Pensacola Bay Bridge reopens after eight-month closure

May 28, 2021

Tyson Fisher

|

After being closed for more than eight months, the Pensacola Bay Bridge has finally reopened.

On Friday, May 28, the Florida Department of Transportation announced that the Pensacola Bay Bridge is open to traffic. FDOT’s initial plans were to reopen the bridge in March. However, newly discovered repairs set that date back by two months.

According to a news release, most of the bridge is open. Currently, there are four open lanes, two in each direction. West of the bridge’s arch, there is a half-mile segment of two lanes to allow for the completion of final repairs. Speed limits are temporarily set at 35 mph. Emergency refuge areas are also available on the bridge.

As mentioned by FDOT when it anticipated a March reopening, FDOT Road Ranger Service Patrol officers will be placed on each end of the Pensacola Bay Bridge from 5 a.m. to 8 p.m. Monday through Friday. On the weekends and major holidays, officers will be available from 7 a.m. to 10 p.m. Their presence is to ensure lanes are quickly cleared following a crash, help drivers whose vehicles break down and keep debris off the bridge. During nonbusiness hours, a patrol unit will be on-call.

Although the detour using the Garcon Point Bridge and State Road 87 are no longer needed, FDOT will continue the toll suspension on the Garcon Point Bridge through June 6.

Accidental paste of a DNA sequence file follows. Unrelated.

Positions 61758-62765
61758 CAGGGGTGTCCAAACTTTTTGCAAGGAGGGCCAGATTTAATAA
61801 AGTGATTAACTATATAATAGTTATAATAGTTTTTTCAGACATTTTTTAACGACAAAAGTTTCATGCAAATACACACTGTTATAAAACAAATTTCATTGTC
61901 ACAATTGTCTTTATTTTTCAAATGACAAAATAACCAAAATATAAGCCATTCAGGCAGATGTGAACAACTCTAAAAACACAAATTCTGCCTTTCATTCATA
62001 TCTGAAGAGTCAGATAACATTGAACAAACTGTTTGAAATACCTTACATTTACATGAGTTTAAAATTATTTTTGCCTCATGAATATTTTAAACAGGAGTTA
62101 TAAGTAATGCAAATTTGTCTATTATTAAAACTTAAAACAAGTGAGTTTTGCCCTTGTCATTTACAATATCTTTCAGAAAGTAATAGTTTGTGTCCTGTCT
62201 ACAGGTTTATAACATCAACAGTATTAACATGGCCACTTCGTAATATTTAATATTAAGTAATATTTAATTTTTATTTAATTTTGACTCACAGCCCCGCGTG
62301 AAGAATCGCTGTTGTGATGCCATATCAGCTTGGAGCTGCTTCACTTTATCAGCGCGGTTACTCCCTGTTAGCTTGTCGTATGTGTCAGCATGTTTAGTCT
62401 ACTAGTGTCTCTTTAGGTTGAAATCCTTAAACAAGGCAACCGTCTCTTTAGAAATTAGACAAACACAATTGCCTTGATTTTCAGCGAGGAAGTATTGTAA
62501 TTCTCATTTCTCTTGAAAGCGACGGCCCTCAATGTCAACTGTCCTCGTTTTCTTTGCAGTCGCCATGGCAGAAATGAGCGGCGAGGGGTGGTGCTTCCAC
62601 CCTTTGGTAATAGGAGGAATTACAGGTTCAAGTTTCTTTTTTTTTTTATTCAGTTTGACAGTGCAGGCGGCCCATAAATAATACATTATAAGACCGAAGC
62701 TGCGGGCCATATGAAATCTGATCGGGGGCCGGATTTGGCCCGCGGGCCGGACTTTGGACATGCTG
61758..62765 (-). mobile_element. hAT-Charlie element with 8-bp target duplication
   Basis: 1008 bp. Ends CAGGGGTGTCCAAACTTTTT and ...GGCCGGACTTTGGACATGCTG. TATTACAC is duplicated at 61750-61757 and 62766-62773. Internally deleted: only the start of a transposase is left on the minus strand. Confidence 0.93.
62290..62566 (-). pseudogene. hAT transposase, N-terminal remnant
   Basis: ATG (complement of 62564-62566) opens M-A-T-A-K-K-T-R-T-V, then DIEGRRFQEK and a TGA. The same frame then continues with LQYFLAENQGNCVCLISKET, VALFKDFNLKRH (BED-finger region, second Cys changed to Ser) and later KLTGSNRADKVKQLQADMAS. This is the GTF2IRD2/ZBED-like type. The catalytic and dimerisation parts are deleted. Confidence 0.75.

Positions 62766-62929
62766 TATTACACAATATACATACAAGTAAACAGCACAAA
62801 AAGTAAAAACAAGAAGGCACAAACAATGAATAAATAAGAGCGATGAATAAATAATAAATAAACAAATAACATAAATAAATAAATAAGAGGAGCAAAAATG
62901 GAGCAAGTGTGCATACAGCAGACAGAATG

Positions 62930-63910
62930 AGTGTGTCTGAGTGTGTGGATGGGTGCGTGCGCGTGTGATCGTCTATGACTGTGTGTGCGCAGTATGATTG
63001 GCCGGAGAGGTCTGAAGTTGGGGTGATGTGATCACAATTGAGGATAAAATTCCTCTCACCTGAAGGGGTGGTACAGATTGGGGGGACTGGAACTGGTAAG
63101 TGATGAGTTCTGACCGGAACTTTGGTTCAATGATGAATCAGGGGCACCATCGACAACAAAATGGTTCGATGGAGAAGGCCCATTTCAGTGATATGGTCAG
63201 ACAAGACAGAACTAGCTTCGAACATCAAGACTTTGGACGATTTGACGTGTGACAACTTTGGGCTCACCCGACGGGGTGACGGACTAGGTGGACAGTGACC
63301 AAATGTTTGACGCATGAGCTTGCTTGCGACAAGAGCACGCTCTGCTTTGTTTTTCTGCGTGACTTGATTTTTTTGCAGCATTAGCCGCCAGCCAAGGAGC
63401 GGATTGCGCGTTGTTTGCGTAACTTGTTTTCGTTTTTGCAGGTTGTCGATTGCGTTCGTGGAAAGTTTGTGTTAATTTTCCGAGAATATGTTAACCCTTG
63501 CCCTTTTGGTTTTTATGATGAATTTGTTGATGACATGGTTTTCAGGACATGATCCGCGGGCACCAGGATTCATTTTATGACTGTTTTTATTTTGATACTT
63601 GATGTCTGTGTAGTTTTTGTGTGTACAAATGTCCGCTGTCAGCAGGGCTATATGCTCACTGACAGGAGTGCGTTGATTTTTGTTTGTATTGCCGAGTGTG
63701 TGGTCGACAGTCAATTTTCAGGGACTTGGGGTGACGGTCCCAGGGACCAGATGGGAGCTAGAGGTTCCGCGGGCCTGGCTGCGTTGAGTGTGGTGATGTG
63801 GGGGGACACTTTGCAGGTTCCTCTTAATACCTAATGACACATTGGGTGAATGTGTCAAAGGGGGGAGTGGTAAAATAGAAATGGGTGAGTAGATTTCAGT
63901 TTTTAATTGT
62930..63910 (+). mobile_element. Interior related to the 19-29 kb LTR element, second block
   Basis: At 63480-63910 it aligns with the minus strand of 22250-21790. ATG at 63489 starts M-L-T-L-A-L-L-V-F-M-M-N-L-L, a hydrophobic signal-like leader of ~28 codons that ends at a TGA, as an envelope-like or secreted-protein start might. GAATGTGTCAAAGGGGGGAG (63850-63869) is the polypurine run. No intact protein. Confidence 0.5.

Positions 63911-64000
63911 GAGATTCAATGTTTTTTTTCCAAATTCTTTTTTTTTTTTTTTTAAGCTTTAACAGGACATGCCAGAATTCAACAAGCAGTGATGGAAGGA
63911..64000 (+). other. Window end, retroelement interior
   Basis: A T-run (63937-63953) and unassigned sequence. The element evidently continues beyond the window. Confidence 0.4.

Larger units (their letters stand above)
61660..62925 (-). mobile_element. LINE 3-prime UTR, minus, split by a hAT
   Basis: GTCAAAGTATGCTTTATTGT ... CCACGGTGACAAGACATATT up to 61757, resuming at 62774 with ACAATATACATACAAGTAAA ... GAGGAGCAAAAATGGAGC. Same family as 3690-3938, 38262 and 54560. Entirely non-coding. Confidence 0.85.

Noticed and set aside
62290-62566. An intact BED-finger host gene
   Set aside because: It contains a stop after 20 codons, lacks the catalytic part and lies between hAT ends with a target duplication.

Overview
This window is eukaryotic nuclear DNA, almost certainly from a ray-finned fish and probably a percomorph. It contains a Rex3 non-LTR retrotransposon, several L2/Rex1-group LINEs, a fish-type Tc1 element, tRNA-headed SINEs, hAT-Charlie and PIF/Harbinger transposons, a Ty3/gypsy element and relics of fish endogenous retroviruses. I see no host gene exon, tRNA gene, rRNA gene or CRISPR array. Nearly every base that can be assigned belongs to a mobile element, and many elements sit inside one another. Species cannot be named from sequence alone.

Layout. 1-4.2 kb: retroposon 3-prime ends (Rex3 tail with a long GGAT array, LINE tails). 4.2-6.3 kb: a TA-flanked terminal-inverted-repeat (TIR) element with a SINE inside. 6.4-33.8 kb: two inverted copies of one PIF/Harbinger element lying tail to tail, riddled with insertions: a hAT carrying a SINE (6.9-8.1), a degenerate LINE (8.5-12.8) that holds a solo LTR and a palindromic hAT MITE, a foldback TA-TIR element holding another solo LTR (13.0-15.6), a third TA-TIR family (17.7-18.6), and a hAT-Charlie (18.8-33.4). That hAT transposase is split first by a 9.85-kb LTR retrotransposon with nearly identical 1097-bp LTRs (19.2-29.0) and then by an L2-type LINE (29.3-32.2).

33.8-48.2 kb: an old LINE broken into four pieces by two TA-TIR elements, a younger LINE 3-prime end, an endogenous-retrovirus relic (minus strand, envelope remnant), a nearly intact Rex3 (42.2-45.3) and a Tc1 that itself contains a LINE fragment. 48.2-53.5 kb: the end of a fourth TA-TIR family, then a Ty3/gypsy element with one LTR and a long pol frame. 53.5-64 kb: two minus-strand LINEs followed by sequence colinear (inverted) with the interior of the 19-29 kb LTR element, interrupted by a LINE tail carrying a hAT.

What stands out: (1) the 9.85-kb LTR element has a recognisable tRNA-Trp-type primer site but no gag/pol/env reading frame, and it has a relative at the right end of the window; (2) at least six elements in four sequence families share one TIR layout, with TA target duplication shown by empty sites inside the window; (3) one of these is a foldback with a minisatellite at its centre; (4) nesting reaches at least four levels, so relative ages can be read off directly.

The entire Pensacola Bay Bridge project is expected to be complete in January 2022.

The bridge shut down last year after suffering severe damage from a hurricane. Hurricane Sally made landfall as a Category 2 storm in September. A runaway barge struck the Pensacola Bay Bridge, forcing the closure. Since then, crews experienced several setbacks over the course of the past several months. In October, crews had to stop operations twice as hurricanes Delta and Zeta moved in.

On Feb. 18, FDOT announced that planned to reopen the Pensacola Bay Bridge in phases in March. The first phase was to begin during the week of March 22. However, crews found additional repairs needed for one of the bridge’s support structures called “trophy pieces.” Trophy pieces, when placed atop piles, constitute bridge piers that are mounted at the end of each span to support the superstructure and transfer loads to the foundations, according to FDOT.

For regular updates on the full project, go to FDOT.gov/PensacolaBay. LL

WW Williams

Tyson Fisher joined Land Line Magazine in March 2014. An award-winning journalist and tireless researcher, his news reports, features and blogs bring depth to our editorial content, backed with solid detail. Tyson is a lifelong Kansas Citian.